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Sudden death of well-known Catholic nun saddens County

By Kathy Daley
Posted 1/31/23

LIBERTY –– Local Catholic parishes and the wider community are mourning the sudden death of Sister Kevin John Shields, a nun whose impact over a half century had been hailed by groups as …

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Sudden death of well-known Catholic nun saddens County


LIBERTY –– Local Catholic parishes and the wider community are mourning the sudden death of Sister Kevin John Shields, a nun whose impact over a half century had been hailed by groups as varied as the Sullivan County Legislature and the Masonic Lodges of Liberty and Fallsburg.

On Tuesday, Jan. 24, Shields slipped and fell near Chestnut Street in Liberty as she tried to navigate from her car to the sidewalk in snow. The impact slammed her head against a metal pole, and she was rushed by ambulance to Garnett Health Center in Middletown. From there, she was taken to her order of nuns, the Dominican Sisters of Amityville on Long Island, for recuperation. 

She died in her sleep Saturday during the early morning hours, “quietly, peacefully and suddenly,“ said fellow Dominican nun, Sister Dee Gartanutti of Parksville.

A statement by the Archdiocese of New York praised the work of Sister Kevin John “for sharing her passionate love for Christ and the Church with children, youth, and adults. She has mentored countless Directors/Coordinators of Religious Education and fostered youth ministry in the upper counties.” 

“She was a wonderful teacher,” the Archdiocese continued, “an amazing mentor, a great friend, and an incredible role model of faith and commitment.”

Cynthia Herring, a resident of Swan Lake and a parishioner at St. Peter’s Church in Liberty, knew the nun well. “She never wanted to stop, she loved what she did and it showed. She lived the beatitudes, preaching, joy, life. She was a mentor for many people.”

Rev. Edward Bader, dean of the Sullivan County parishes, called Shields “intrepid – with an Irish twinkle.”

“She was a tremendous advocate for Sullivan County,” said Bader. “She dealt in youth activities, ministered to teenagers, offered retreats and days of prayer (during Advent and Lent). I have nothing but the highest respect for her.”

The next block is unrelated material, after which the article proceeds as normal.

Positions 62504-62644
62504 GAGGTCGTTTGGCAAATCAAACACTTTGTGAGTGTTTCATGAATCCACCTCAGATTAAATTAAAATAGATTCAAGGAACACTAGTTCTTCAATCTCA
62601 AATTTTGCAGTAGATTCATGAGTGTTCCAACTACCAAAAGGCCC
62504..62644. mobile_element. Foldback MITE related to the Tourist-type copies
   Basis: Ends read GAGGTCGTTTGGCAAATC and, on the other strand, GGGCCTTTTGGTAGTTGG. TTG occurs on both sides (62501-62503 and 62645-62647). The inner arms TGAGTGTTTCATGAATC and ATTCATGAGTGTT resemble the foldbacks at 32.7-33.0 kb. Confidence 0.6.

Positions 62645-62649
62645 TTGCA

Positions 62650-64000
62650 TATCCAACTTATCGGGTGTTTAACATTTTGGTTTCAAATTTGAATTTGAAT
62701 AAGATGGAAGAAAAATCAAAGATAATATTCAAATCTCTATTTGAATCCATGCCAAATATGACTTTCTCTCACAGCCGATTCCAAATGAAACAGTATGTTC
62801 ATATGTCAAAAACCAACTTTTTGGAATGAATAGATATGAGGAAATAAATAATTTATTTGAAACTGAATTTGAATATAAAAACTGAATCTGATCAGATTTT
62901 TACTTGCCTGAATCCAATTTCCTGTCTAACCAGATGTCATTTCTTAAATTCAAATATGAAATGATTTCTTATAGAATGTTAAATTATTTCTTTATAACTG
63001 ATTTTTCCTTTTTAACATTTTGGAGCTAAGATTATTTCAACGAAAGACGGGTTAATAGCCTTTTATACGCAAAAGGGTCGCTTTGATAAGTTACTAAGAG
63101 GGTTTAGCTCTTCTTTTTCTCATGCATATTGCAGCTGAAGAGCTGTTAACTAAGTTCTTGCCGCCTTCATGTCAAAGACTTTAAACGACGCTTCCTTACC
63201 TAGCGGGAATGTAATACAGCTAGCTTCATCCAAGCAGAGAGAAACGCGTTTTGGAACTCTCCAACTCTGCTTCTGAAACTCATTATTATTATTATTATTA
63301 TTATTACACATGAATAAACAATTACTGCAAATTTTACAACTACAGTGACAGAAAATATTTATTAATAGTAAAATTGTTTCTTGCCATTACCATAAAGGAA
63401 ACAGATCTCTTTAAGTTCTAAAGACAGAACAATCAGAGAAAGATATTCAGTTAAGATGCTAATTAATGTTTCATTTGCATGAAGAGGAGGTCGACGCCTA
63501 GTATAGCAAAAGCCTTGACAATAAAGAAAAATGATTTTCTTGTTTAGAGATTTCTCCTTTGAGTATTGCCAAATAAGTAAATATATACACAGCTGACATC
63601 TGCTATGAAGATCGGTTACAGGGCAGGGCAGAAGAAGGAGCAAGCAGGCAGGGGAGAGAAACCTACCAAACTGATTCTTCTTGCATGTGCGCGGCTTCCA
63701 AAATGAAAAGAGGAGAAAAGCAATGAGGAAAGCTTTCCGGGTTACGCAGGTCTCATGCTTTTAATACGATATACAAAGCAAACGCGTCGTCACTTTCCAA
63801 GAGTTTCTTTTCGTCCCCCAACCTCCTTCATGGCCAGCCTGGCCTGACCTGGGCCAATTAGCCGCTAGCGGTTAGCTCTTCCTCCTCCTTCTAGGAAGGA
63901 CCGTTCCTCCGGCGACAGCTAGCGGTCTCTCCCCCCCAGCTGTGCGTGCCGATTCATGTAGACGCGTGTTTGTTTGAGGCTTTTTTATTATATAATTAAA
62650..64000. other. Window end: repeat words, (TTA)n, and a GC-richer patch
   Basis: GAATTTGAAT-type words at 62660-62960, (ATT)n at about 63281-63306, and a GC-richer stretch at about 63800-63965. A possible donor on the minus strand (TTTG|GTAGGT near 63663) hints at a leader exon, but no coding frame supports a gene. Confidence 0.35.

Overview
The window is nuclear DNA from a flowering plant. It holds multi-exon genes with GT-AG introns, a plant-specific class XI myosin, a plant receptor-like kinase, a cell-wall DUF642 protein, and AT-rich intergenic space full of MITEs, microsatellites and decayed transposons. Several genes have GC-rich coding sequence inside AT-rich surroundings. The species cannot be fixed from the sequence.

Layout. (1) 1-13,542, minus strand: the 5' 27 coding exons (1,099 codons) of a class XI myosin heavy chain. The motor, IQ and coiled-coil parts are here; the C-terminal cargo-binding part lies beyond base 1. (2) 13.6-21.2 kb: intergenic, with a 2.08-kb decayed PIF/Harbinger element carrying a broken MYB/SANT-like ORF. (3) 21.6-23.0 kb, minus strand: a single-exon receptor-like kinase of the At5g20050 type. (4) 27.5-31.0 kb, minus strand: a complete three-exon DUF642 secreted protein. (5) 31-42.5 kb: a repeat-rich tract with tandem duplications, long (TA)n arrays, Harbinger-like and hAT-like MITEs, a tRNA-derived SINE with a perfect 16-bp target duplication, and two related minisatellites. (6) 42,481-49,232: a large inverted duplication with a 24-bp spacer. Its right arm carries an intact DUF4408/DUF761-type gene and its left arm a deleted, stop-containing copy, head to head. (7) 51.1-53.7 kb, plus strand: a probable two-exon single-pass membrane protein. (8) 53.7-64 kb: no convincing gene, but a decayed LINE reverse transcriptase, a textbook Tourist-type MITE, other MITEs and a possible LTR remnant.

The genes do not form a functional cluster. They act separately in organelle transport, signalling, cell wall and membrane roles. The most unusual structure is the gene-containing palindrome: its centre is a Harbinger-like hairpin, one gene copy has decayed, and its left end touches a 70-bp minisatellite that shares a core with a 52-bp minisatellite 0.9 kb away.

A memorial Mass with the county’s priests and with nuns from Amityville is in the planning stage. A Mass today, Tuesday, at 11 a.m. will take place in Amityville for the nuns and immediate family, with live-streaming available.

Born in Brooklyn and raised on Long Island, Sister Kevin John got to know Sullivan County in the 1960s when she directed the Sisters of St. Dominic camp in St. Joseph’s in Forestburgh. 

Eventually she became regional director of religious education for the Catholic parishes in Sullivan and Orange counties, overseeing lay teachers as they instructed children in the ways of God and the church.

In 1983, Sister Kevin John founded the Sullivan County Care Coalition, a nonprofit organization devoted to the substance abuse and addiction crisis. Individual volunteers and various agencies raised awareness about the drug crisis sought positive alternatives to using drugs. 

Through the coalition, Shields became involved in the Sullivan Prevention Alliance Network, DARE, and the county’s Youth Bureau.

She was honored with the Distinguished Citizenship Award from the Sullivan County Legislature. 

Later she received the DeWitt Clinton Award at the Liberty Masonic Lodge by the Fallsburg Lodge of Free and Accepted Masons, an award “for whose actions exemplify a shared concern for the well-being of mankind and a belief in the worldwide brotherhood of man.”

At the lodge, then-County Court Judge Burton Ledina said, “She has been described as a dynamo, although she professes to be only flesh and bone. She possesses the unique ability to engender in others the same drive for accomplishment she so readily displays herself. . . . She leads by example, and her impact upon the lives of the citizenry of Sullivan County is beyond measure.”

During the recent Covid crisis, the nun was quoted in this newspaper:  “I am so impressed by the goodness of people,” said Sister Kevin John at the time, “from the health-care workers to people who volunteer to make masks, to people who are feeding people.”

“For me,” she said, “the consolation is that God is with us throughout this whole thing. A good and loving God is with us every step of the way.


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